Three Amigos is the scariest movie I’ve ever seen.

This fear, called social phobia, has shaped a huge part of my life. The thing about fear of embarrassment is that it’s by extension a fear of social situations in general, because all social interactions are potentially embarrassing. Then it all boils down to a general fear of people, because social interactions are just that: me, plus other people.

Several years of my life have been dominated by this fear, and irrational patterns of thought that come with it. Thoughts about how the tiny, slightly embarrassing mistake I just made will cause everyone to hate me, while in reality hardly anyone noticed, and those who did just don’t care. My social phobia was always at its complete worse when I was talking to someone I had a crush on. This is the other side of my title: I was actually scared of love.

I’m not really into horror films. Why would I be? Awkward comedies are way scarier to me. Some of them are so awkward I can’t stand watching them. Some are manageable, and help me work on my fears at a subconscious level. Love Actually is great for this. It’s not really an awkward comedy, so the awkwardness takes up a very small part of the film. The rest of the time I’m just enjoying a romantic comedy.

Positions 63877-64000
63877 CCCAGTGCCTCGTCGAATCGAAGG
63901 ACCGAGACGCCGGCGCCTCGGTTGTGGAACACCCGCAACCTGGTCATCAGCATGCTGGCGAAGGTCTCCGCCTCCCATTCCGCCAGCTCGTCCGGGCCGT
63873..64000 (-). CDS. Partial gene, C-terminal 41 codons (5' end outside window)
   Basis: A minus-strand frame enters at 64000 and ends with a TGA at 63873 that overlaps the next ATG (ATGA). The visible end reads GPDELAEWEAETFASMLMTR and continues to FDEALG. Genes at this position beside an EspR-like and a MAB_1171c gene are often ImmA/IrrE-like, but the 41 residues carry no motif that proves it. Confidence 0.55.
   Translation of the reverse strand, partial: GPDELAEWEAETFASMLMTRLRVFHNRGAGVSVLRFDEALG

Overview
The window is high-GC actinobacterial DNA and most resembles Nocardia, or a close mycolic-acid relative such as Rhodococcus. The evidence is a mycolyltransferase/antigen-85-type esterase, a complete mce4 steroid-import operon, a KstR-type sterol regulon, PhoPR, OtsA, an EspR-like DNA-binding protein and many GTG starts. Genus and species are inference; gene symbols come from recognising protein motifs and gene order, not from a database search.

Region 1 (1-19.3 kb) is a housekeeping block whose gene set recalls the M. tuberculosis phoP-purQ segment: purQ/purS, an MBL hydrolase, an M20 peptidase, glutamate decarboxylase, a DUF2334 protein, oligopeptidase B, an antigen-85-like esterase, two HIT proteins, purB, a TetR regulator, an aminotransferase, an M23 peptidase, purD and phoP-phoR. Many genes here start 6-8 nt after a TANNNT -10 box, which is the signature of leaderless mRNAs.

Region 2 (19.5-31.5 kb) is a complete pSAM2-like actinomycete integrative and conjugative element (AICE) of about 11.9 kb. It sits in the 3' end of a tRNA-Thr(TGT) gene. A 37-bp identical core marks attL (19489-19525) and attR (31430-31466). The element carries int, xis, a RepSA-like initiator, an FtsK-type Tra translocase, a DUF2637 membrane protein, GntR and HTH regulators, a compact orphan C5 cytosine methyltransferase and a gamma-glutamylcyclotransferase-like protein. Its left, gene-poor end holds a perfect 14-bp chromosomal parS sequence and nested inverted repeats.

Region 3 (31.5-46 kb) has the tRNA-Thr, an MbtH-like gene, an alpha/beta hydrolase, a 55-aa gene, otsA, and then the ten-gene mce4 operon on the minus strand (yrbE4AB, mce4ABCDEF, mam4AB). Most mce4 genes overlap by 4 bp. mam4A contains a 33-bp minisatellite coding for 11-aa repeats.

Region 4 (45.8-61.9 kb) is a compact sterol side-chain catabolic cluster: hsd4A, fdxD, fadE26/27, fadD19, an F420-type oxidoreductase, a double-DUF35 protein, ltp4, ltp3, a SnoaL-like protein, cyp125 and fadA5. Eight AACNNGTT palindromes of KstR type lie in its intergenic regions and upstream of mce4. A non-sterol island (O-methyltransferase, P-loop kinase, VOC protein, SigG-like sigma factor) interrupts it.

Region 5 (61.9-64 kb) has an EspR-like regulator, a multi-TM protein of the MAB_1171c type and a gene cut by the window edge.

I know they’re generally not the best of films, but romantic comedies have a special place in my heart. Maybe because they’re all about overcoming what was my worst fear during my teenage years, namely getting contact with the person I’m into.


The best rom-com is Intolerable Cruelty by the Coens. Sorry, I generally (try to) joke in taglines, but this time I’m serious. Check it out. It’s a romantic comedy about divorce lawyers. Just the concept alone is pure brilliance. Apologies once more, this time for the unnecessary length of this tagline. I’ll stop now.

So I actually love Love Actually (not anymore, see below), for the same reason people like horror: it scares me, and through scaring me it allows me to work at my fears and ultimately overcome them in a safe environment. While horror works at the fear of death or insanity, my idea of a scary film works at my social phobia. I guess I should add that I haven’t felt any of my social phobia in months, and I’ve been in a stable relationship for even longer. I have no reason to feel anxious around my girlfriend, ever. So all of this is something I believe I’ve overcome. Still, it’ll probably always be a part of me, though hopefully only a part of my past. And I’ll always like Love Actually because of it.


EDIT: I highly recommend the following review: I Rewatched Love Actually and Am Here to Ruin It for All of You. It actually ruined the film for me, but it did so brilliantly, and makes some important points about invicible sexism in films.